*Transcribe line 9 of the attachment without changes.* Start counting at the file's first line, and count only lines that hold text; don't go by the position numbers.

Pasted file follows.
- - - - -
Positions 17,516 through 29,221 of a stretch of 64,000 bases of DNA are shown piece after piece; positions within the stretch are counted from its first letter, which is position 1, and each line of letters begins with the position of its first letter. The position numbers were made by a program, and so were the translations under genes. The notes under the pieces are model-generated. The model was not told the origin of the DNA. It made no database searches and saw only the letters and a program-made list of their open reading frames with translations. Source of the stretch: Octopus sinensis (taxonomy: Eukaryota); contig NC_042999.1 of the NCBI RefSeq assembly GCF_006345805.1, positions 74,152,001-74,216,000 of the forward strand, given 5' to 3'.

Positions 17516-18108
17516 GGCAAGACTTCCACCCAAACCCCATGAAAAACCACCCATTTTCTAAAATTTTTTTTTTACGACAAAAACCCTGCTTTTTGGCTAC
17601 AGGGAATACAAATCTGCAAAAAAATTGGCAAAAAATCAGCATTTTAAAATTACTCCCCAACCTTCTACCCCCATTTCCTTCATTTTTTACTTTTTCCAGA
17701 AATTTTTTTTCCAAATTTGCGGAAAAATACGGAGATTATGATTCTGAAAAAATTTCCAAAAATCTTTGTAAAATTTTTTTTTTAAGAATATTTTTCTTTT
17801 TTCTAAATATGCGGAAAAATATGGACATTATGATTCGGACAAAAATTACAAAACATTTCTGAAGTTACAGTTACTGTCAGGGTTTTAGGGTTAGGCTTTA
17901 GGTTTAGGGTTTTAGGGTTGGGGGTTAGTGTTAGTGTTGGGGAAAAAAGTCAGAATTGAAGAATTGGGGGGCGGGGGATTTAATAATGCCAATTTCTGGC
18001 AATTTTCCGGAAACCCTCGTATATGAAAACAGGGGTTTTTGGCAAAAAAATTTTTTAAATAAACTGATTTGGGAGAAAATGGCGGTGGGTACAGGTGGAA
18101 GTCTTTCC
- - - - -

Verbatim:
18101 GTCTTTCC